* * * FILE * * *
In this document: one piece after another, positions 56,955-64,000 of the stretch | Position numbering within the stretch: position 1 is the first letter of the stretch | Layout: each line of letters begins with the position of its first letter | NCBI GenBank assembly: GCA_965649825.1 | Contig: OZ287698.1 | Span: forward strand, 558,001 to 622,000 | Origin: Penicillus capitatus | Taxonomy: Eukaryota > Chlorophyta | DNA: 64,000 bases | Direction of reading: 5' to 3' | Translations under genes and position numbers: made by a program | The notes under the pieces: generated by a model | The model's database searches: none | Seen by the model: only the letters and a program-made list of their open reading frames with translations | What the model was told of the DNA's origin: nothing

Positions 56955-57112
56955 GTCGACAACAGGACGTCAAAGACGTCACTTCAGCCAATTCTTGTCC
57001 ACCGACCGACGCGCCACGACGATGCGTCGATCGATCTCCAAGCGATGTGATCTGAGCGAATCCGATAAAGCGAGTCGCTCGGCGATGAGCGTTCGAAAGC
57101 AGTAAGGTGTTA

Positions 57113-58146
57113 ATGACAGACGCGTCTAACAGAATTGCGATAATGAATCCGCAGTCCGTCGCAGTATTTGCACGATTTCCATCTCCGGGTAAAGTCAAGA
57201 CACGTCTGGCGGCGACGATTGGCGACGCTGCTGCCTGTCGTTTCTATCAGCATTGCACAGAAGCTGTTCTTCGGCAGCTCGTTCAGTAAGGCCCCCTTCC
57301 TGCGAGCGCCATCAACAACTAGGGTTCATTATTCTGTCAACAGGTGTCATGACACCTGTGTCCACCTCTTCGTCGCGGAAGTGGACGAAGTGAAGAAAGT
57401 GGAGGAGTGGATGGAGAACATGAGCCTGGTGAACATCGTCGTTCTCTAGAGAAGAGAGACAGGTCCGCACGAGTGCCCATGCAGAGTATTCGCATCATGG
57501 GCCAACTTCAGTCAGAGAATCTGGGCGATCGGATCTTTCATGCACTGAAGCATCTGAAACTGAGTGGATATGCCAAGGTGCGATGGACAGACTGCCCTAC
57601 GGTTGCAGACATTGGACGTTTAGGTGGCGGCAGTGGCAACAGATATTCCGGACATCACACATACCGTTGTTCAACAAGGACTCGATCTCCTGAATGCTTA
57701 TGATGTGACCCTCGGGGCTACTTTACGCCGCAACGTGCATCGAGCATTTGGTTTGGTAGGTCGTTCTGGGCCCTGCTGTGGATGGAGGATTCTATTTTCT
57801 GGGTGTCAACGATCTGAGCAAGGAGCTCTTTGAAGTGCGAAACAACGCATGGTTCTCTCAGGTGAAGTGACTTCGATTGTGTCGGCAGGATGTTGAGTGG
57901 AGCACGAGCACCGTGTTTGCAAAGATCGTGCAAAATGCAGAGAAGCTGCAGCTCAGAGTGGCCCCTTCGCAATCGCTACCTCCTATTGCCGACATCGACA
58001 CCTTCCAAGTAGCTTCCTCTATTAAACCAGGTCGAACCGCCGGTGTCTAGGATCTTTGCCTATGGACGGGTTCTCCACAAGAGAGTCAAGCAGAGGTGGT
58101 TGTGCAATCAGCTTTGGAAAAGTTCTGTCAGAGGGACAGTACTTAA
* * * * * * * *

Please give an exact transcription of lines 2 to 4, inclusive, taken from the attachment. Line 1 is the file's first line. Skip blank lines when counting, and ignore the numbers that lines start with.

Positions 56955-57112
56955 GTCGACAACAGGACGTCAAAGACGTCACTTCAGCCAATTCTTGTCC
57001 ACCGACCGACGCGCCACGACGATGCGTCGATCGATCTCCAAGCGATGTGATCTGAGCGAATCCGATAAAGCGAGTCGCTCGGCGATGAGCGTTCGAAAGC